Northwestern University and Evanston's Only Daily News Source Since 1881

The Daily Northwestern

Northwestern University and Evanston's Only Daily News Source Since 1881

The Daily Northwestern

Northwestern University and Evanston's Only Daily News Source Since 1881

The Daily Northwestern

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CARP Implementation Task Force discusses greenhouse gas emissions, requests on climate action in 2024 agenda

Daily file illustration by Lily Ogburn
An implementation task force met Wednesday to discuss reducing Evanston’s greenhouse gas emissions as part of the city’s Climate Action and Resilience Plan.

At their first meeting of the new year Wednesday, members of the implementation task force for Evanston’s Climate Action and Resilience Plan discussed the main contributors to the city’s greenhouse gas emissions and reviewed the 2024 agenda for sustainability and resilience before it heads to City Council. 

The agenda calls for more sustainable facilities in municipal buildings, training for city employees about CARP’s goals, various additional community projects and ordinances to tackle issues like electrification and parking minimums. Sustainability and Resilience Manager Cara Pratt will present the agenda during Monday’s City Council meeting. 

According to slides shown during the meeting, greenhouse gas emissions decreased by 36% from 2005 to 2022. When accounting for renewable energy credits, which Evanston receives based on the amount of electricity generated from renewable energy sources in North and South Dakota, emissions decreased overall by 48%.

[Read more about Evanston’s renewable energy credits here]

Finalized in late 2018, CARP includes goals like carbon neutrality, or 0% carbon emissions, by 2050. Subgoals include decreasing greenhouse gas emissions by 50% by 2025 and 80% by 2035.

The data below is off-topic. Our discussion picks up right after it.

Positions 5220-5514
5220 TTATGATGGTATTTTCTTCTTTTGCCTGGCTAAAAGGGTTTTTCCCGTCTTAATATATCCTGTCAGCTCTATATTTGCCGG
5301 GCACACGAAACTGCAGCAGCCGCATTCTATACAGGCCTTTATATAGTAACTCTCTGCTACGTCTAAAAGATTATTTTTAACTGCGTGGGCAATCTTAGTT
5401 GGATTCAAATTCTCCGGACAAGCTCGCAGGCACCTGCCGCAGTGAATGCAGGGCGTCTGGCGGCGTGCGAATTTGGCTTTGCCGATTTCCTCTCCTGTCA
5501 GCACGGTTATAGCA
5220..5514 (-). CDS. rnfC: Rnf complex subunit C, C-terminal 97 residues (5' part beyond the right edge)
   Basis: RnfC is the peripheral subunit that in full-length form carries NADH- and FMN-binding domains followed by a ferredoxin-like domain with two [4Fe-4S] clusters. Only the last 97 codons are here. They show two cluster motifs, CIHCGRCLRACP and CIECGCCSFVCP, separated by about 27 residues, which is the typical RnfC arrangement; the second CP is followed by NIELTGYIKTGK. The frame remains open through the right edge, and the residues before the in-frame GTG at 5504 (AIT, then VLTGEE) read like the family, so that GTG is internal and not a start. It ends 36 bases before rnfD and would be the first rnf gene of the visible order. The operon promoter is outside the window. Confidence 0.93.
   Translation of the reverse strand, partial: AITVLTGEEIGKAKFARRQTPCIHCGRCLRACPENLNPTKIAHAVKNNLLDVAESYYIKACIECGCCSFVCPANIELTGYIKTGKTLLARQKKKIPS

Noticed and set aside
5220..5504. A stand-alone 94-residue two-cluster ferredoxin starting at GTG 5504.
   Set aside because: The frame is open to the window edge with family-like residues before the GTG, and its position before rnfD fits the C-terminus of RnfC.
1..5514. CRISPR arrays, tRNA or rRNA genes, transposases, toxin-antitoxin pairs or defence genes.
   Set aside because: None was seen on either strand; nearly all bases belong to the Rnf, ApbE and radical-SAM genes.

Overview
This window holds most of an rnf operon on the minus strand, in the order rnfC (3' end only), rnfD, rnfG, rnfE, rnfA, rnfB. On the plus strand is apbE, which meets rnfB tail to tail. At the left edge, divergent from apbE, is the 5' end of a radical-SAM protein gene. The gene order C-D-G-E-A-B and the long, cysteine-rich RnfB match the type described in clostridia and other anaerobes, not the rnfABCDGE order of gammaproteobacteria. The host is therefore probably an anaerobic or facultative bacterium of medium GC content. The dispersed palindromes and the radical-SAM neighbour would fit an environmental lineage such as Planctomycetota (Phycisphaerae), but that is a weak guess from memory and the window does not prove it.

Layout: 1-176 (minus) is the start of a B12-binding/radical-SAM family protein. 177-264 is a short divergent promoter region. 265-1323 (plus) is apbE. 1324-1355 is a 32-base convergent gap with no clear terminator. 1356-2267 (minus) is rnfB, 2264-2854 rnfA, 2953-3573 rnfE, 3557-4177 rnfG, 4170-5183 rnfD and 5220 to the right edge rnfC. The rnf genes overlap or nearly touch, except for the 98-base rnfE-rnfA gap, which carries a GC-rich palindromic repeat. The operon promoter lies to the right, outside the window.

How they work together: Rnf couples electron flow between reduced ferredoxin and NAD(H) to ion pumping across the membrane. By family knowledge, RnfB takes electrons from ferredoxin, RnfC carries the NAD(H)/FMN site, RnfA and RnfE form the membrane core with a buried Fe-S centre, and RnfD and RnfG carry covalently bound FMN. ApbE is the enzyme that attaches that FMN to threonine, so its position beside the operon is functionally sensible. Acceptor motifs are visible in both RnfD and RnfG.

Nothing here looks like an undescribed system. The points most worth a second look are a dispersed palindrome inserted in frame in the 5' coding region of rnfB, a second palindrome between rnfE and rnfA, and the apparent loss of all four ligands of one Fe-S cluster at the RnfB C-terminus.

Task force member Hank Neuberger said the group should place these goals in perspective when presenting them for the public, warning of the potential dangers if these goals are not met. 

“(Fulfilling these goals from) 2025 to 2050 is no sure thing,” Neuberger said. “It will require the community and the utilities to come together.” 

Sustainability and Resilience Specialist Ben Martin said the main reductions in emissions between 2005 and 2022 came from fewer vehicle miles traveled and less commercial and residential electricity usage.

According to Martin, commercial and industrial gas have been a main contributor to Evanston’s emissions since 2005. However, Martin did not list gas as a primary reason for reductions, and Pratt this is an area for improvement. 

“If gas is one of the top contributors and it’s not a significant source of reductions, then we need to do something about gas,” Pratt said. 

Several task force members also discussed opportunities for the city to work with community-based organizations to secure federal grants to aid in CARP implementation. 

Pratt said she would like to request that City Council members take a more active role in supporting CARP’s goals. 

“We still need referrals for some of this legislation,” Pratt said. “When there’s budget requests, they need to be weighed with the other city priorities. And (councilmembers) are the ones who need to be requesting updates from staff on different topics.” 

Task force member Jerri Garl suggested training senior supervisors and councilmembers on CARP’s goals. 

Garl added that city staff working on more targeted strategic plans — including for parks and green space, source water protection, and stormwater maintenance — should periodically provide clear reports to the Environment Board on their progress toward CARP’s goals. 

“There’s a tendency … to display how wonderful everything is, and that’s understandable, but for transparency purposes and to really understand (city employees’) direction, we need clarity on what needs to be done and that there’s a plan,” Garl said. 

Email: [email protected]

Twitter: @edwardsimoncruz

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